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Unfortunately, this isn’t exactly how it works. See one of the major factors involved in learning tumbling is time. Many times, athletes (and parents) only perceive learning tumbling when they are be spotted on a skill beyond their capability at the time. This couldn’t be any further than reality. I think I speak for most gym owners that I’ve never seen this actually work out the way a parent wanted. In concept I suppose someone could work/enroll 5-7 hours of properly taught tumbling per week and this could be a reality but I’ve never seen that happen. (Maybe for the first month?) In reality it is difficult enough just to keep up.
The truth is, majority of skills are “learned” or “realized” in a few days or less… That is, when they are ready to learn them. When the body/mind is properly conditioned and certain skills are mastered with great form, progressing to new skills is a easy process. The actual process of learning is generally longer as it takes many progressions of both physical gain and other concepts such as air awareness, and muscle memory. Many people confuse skills being “learned” when the skill is actually just “realized”. The moment they are able to do them properly for the first time after much time spent mastering fundamental skills and strengthening core concepts that make learning new skills easy.
There is virtually no chance that an athlete who tumbles 1-2 hour a week could keep pace or par with an athlete who participates 4-6 hours a week, regardless of what they are working on. If the tumbling is being taught with strong technique, the athlete who tumbles 4-6 hours a week simply mastering what they already are able to do, strengthens and creates a better “canvas” if you will of fundamentals for learning. These athletes will learn new skills in what seems minutes and moments. Another athlete who goes to tumbling classes with the mindset “I need to learn my XYZ” will generally spend countless hours being spotted on repetitive skills with little progress where they would spend their time much better strengthening the skills they just learned over the past few months.
Perception and state of mind is a huge factor into learning tumbling! It’s a lot easier to learn when someone is a blank canvas. Not a tunnel visioned goal seeker.
Perception example>> Athlete A and Athlete B walk into the gym the same day. They are the same age and ability level. Athlete A comes in wanting to “learn how to tumble”. Athlete B comes in wanting to “get a backhandspring before August 8th for high school tryouts.” The vast majority of the time, Athlete A excels at a much faster rate because they put effort into every concept being learned. Where Athlete B generally says “why am I doing these dumb handstands, I need a backhandspring”.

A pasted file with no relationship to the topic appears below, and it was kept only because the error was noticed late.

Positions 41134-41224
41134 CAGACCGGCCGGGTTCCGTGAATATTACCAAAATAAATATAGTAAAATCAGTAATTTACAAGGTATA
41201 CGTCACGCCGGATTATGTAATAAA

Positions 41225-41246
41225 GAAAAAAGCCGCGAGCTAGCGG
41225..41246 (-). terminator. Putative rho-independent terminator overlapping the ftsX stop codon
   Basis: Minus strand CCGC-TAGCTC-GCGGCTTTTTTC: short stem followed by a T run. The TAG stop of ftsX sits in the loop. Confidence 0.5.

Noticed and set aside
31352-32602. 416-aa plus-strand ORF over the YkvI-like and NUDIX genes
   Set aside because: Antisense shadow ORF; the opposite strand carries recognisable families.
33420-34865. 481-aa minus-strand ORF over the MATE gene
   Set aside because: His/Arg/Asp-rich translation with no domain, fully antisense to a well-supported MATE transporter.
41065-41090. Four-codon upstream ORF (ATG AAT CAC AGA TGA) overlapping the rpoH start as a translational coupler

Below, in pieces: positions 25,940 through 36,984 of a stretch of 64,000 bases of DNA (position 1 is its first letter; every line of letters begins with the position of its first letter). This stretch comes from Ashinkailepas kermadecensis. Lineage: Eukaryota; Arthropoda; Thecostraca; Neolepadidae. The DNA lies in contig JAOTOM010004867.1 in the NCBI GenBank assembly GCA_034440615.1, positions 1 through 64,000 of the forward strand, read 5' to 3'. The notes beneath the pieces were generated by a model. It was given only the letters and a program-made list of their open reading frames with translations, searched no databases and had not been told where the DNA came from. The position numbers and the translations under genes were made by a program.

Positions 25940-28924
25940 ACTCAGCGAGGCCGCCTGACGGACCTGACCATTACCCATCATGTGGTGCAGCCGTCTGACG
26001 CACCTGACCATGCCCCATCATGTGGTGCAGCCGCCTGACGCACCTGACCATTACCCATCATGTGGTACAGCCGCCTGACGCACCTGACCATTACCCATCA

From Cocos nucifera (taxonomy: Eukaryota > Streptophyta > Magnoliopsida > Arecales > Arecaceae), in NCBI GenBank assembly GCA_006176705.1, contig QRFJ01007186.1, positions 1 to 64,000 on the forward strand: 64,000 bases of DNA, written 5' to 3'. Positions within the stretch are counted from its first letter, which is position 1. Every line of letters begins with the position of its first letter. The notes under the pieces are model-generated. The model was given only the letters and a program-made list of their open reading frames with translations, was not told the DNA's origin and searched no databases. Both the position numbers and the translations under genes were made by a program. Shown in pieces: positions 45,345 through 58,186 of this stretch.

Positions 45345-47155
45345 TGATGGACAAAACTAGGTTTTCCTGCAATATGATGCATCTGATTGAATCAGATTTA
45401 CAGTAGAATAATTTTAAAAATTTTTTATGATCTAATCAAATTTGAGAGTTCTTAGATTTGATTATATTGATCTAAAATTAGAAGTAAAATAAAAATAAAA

Here are a few things that are said and the basic interpretation that tumbling coaches hear.
I’ve been working on a tuck for 2 years This means.. you probably weren’t ready to work on it in the first place. How are your basic skills?
I learned my full the first day at this other gym.. This means.. Someone previously taught them pretty well, and the new gym just told them to “do it”, they did, it was good (hopefully). Hopefully the form was as good as if they had finished it with the first coach.
I know my handsprings aren’t really strong but I want to be challenged more This means.. I’m not patient enough to want strong tumbling, and I’d rather take shortcuts and compromise my tumbling future by putting myself in a situation that makes me break form more often.
My child needs to be spotted more This means.. I think my daughter gets more out of tumbling by being spotted because I see her flipping and assume that it is the best way to do it. I feel like she is making progress even though she is probably no closer to learning/mastering the skill than the day before. Keep in mind that the hundreds of years gymnastics coaches trial and error has determined that spotting regularly and often is not the best way). Although I think there is room for spotting in modern tumbling coaching, it is few and far between. Spotting skills repetitively only teaches kids how to do skills spotted with a coach. If a coach spots a kid for long durations of time without incorporating drills/skills/concepts that help the athlete make progress on strengthening the fundamentals for a skill, something is probably wrong.
How is my child going to learn a tuck if all she does all day is backhandsprings and other easy things all practice This means.. I don’t realize that the constant correcting and fixing of form for my fundamental skills (including backhandsprings) are the key piece in learning new skills (i.e.. tucks). Most parents haven’t seen and/or can’t distinguish the quality of ones tumbling. The length of a backhandspring, head placement, body positioning, sitting angles, arm placement, rebound/punch and proper finishes.
If anyone has any questions or would like to relate something directly to their athlete, we can set up an appointment. Email the gym!